Liberia: Sigh of Relief for NEC

 PPCC Executive Director, Atty. Jargbe Roseline Nagbe Kowo, left, and NEC Chairperson Davidetta Browne Lansanah  

… As PPCC approves ‘no objection’ request … the  request is “hereby rendered for the NEC to award a contract to LAXTON Group in the amount of US$11 million (plus) for the supply and delivery of biometric voter registration equipment.”

The Public Procurement and Concessions Commission (PPCC) has finally given its nod of approval to the National Elections Commission to award a contract for the supply of biometric voting equipment and software for Liberia’s 2023 elections.

The approval is in response to a new request by the electoral body, seeking “no objection” to its decision to award Laxton, a Dutch company that claims on its website to have been trusted by over 300 government bodies around the world, to supply biometric voting equipment for next year’s elections. 

Laxton Group was chosen by the NEC as the responsive bidder upon its review of the remaining bidders, considering responsiveness to the re-demonstration, capacity to prefinance, accessibility of supplier, and responsiveness to other indicated requirements in the bid. 

“... the ‘No Objection’ is hereby rendered for the NEC to award the contract to LAXTON Group in the amount of US$11 million (plus) for the supply and delivery of biometric voter registration equipment, software, and materials for the 2023 Presidential and Legislative Elections,” said a letter from the PPCC Executive Director, Attorney Roseline Jargbe Kowo.

“The PPCC, upon overall review of NEC's submissions, accompanying documents and subsequent clarifications, hereby [orders] the NEC to ensure quality conformance for this contract package, given its critical nature and given that this is the first biometric voter registration pilot for Liberia.

The PPCC’s decision came after nearly four months of stalemate over the NEC’s earlier resolve to award  EKEMP, a Chinese company which the NEC originally claimed had won the bid for the contract to supply the biometric equipment to kick-start the December 15 voter registration exercise for next year's elections. 

EKEMP lost the right to the bid after PPCC withheld its grounds, twice denying the electoral body’s request for no objection. This was based on EKEMP’s inability to print a sample of the voter registration card on the spot as required by the NEC — and within the required timeframe — which showed uncertainty on the usage of its equipment and raised doubts about its effectiveness.

This rigmarole led to nearly four months of stalemate, setting back the electoral body’s plan to kick-off the conduct of voter registration exercises by December 15 through March 17.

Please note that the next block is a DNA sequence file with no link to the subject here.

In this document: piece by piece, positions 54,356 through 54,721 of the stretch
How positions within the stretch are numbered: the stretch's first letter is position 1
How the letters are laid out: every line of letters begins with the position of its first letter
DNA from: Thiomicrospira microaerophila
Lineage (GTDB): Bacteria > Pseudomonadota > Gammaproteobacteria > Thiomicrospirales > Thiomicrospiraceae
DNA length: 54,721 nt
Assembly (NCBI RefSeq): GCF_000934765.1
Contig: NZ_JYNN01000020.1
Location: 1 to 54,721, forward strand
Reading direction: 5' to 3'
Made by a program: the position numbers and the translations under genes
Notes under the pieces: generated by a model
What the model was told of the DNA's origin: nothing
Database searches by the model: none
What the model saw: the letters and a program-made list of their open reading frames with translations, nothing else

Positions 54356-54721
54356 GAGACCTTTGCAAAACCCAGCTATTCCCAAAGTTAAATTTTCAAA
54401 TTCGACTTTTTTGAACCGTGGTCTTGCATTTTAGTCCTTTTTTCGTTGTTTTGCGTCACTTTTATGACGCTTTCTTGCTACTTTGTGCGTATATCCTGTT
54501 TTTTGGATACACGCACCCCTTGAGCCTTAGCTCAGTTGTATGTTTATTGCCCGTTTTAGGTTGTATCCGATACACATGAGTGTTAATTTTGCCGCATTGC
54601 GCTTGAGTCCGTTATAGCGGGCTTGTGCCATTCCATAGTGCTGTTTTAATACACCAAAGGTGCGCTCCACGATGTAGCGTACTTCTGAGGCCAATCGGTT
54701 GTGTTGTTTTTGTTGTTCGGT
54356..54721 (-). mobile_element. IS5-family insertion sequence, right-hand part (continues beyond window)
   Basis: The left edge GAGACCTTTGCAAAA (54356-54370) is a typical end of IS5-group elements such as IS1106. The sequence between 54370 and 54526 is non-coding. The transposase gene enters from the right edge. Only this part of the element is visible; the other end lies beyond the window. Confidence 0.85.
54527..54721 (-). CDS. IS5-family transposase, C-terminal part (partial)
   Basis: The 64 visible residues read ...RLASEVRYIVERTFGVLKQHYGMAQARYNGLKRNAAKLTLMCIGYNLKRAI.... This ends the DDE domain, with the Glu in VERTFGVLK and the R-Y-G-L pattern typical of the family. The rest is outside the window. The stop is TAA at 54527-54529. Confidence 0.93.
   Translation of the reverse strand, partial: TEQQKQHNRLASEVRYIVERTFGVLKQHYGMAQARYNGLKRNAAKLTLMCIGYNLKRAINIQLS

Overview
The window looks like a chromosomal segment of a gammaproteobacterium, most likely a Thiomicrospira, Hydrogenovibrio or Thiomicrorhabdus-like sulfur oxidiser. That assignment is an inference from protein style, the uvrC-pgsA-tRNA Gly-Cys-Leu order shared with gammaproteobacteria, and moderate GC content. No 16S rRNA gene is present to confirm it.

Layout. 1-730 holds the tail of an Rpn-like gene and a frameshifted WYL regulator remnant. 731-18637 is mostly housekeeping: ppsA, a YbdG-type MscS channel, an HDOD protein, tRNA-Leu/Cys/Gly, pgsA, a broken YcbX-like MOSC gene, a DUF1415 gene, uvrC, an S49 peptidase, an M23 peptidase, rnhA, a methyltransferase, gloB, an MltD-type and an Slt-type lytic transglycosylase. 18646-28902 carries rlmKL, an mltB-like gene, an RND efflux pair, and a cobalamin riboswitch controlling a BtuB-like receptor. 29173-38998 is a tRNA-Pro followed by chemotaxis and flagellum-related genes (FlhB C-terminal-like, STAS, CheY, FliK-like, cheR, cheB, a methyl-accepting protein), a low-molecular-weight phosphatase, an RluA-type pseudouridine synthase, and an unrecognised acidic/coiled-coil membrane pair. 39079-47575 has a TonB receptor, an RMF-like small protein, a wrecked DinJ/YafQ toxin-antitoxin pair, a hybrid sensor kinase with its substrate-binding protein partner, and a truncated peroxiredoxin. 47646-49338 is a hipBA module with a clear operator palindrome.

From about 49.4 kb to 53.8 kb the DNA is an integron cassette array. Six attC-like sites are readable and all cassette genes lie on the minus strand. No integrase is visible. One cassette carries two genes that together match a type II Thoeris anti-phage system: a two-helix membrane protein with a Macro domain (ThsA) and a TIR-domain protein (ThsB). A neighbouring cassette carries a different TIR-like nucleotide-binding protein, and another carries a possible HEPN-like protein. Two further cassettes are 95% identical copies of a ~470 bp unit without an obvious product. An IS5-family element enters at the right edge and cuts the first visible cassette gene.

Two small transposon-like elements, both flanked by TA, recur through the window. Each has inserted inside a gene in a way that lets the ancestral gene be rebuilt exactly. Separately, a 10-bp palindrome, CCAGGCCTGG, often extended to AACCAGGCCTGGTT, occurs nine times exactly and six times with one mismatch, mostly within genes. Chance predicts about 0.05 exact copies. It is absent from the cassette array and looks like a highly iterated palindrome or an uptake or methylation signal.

The NEC’s plan to use a biometric voter-identification system, which would be the first of its kind in the country’s election history, is to prevent electoral fraud and chaos, which has marred previous elections.

The move comes as NEC has for years been under pressure to dash its optical manual registration (OMR) system. The OMR system, for many, does not improve the accountability and transparency of electoral processes and is usually tainted by controversy and mistrust. 

The NEC’s planned use of the technology comes at a time when it is expected that more than two million Liberians will be eligible to vote in the 2023 presidential and legislative elections. It is anticipated that the biometric system will help the electoral body to better secure the voter roll and the integrity of the elections process: voter registration, voter verification, and the transmission of results.

Its use is intended to meet complex electoral challenges — arrest multiple registrations by a single voter and multiple voting, while supporting other mechanisms to avoid voter fraud and manipulation.  The biometric voting system aims to provide a unique list of voters with zero duplicate voters. 

Meanwhile the PPCC has disclosed that, as part of its safety measure, the NEC was asked to submit a draft contract reflecting proposed timelines and timeframes for the procurement deliverables for supply and delivery of the BVR equipment, software and materials, which they have met. 

This came as Laxton, according to report, had informed the NEC procurement panel that it would deliver materials in 147 days (approximately April 2023) as of the date of award of contract, a period that appears to be too far out of the appropriate timeline for the smooth conduct of the 2023 voter registration exercise.

“That the PPCC subsequently, upon receipt of NEC's request, queried the NEC on its recommended bidder Laxton Group proposed delivery period and its alignment with the NEC’s new/adjusted proposed timeframes for delivery of the biometric equipment, software and materials indicated in its submissions; and the NEC subsequently, on November 23, provided information and clarifications on the issued query.”

“NEC’s evaluation report states that ESI, Laxton Group, Waymark/Mwetena were responsive to these re-demonstration requirements: data entry, printing of cards, deduplication, Software Flexibility, and added that Professional Services/HID Global was not responsive to the deduplication,” Kowo said.